Washington Post: E-Power to the People [via Gnutella]

“Both the beauty and danger of Gnutella are that it is a more
sophisticated version of Napster, the infamous and popular program
that college students have been using to swap music files over the
Web. Napster’s developers have recently been hit with a flurry of
copyright-infringement lawsuits. But unlike users of Napster,
Gnutella aficionados can trade files without going through a
storage center, making it impossible to shut down the system
without unplugging every computer on the network and difficult to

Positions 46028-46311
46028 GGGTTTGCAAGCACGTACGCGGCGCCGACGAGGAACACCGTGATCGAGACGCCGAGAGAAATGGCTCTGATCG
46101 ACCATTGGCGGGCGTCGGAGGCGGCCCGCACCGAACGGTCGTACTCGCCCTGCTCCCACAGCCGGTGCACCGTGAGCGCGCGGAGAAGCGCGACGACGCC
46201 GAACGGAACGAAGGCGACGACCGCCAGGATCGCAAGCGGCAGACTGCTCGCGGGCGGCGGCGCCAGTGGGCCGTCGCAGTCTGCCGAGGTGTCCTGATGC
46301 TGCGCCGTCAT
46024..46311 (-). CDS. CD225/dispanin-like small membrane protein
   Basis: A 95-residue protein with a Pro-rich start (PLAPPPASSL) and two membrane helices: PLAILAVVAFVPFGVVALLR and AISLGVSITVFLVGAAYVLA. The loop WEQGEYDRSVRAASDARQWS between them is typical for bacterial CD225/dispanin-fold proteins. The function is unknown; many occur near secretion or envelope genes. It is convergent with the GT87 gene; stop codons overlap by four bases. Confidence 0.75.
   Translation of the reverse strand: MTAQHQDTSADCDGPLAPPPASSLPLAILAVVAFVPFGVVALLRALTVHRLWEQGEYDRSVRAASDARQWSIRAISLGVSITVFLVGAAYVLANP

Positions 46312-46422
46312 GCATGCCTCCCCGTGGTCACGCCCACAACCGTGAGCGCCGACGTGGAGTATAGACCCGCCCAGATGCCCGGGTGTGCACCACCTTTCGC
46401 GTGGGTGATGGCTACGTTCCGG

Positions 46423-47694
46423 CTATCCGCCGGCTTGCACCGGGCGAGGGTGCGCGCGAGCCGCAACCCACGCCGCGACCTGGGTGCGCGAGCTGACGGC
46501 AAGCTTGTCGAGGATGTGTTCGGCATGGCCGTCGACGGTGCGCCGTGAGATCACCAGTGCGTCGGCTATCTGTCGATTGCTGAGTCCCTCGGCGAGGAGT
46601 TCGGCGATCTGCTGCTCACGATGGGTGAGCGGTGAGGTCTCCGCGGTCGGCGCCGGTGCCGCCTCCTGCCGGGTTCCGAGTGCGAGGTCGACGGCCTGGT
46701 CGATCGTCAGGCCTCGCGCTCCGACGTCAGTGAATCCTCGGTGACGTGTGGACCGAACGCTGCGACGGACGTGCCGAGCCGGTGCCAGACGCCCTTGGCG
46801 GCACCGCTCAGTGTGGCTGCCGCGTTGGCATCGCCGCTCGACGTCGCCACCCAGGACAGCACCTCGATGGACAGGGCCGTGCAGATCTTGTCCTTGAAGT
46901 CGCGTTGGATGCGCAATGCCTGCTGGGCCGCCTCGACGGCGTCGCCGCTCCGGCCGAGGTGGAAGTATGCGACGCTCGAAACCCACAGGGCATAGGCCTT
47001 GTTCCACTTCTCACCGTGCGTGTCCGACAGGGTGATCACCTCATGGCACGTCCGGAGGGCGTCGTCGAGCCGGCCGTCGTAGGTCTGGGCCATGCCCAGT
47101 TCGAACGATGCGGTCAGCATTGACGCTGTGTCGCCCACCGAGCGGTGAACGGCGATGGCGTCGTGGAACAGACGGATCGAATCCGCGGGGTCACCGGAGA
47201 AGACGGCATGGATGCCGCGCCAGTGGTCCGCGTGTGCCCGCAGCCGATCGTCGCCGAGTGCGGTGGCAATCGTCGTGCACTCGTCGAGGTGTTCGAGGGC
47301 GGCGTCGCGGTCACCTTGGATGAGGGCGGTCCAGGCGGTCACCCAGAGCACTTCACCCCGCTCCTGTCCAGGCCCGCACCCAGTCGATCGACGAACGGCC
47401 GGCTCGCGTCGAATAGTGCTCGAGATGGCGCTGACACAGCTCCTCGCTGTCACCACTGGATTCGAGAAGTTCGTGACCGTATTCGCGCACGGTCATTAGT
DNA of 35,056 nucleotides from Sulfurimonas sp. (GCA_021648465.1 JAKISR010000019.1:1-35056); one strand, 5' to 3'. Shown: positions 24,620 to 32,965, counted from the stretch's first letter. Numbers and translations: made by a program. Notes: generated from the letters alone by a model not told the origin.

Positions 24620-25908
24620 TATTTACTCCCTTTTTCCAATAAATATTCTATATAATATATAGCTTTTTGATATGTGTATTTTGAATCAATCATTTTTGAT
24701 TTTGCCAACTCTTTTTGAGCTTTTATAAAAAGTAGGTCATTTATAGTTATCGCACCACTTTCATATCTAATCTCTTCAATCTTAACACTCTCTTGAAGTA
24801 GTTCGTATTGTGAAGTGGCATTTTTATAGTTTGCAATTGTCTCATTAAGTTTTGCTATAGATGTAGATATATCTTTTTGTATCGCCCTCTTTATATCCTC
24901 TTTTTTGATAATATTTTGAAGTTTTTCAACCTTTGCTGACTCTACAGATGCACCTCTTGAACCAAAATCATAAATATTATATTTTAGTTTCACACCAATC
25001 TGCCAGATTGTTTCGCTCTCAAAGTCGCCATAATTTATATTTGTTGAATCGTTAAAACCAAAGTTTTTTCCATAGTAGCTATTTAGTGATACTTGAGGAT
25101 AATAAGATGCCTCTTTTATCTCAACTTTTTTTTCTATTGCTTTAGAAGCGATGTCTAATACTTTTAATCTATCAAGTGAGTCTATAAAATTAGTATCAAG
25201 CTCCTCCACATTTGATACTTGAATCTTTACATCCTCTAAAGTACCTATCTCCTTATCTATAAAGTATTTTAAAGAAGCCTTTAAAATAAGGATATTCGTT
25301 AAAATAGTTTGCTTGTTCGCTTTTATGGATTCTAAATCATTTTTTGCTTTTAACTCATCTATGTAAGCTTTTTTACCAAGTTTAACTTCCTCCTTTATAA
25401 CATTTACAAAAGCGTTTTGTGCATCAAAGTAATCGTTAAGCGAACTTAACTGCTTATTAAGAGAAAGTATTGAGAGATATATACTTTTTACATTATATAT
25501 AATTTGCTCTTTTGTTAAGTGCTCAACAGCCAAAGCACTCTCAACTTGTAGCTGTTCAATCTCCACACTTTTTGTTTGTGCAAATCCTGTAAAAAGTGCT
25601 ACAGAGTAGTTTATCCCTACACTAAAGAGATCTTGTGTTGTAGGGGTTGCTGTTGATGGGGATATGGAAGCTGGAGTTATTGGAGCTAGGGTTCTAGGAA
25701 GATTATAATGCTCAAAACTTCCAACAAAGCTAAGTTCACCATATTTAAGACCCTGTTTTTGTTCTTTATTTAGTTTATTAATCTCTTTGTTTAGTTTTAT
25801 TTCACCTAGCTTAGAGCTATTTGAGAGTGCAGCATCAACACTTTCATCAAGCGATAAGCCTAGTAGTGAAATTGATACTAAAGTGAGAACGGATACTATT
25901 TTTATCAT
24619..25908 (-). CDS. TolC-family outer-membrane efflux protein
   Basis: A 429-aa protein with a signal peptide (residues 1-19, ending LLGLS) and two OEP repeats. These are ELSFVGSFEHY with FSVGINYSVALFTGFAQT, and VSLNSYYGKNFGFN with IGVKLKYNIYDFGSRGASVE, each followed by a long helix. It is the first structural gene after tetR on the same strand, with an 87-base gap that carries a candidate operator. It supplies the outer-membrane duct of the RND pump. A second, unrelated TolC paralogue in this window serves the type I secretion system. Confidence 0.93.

control by laws because there’s no central authority.”

“Marc Andreessen, a co-founder of Netscape Communications and a
former chief technology officer for AOL, compares Gnutella to a
benevolent virus, a “revolutionary” program that spreads the power
of publishing from an elite set of corporations to anyone who has a
computer. “It changes the Internet in a way that it hasn’t changed
since the browser,” Andreessen said.”

“At a time when the general assumption is that the World
Wide Web’s destiny will be guided by international conglomerates
such as AOL, Amazon.com Inc., Yahoo Inc. and Microsoft Corp.,
Gnutella is the unexpected variable.
Its very existence is a
statement about the wild nature of the Web and how difficult it
will be for anyone to tame it. It is also a dramatic display of how
easily the Internet can be transformed or at least shaken by smart
computer programmers who are barely old enough to drink or

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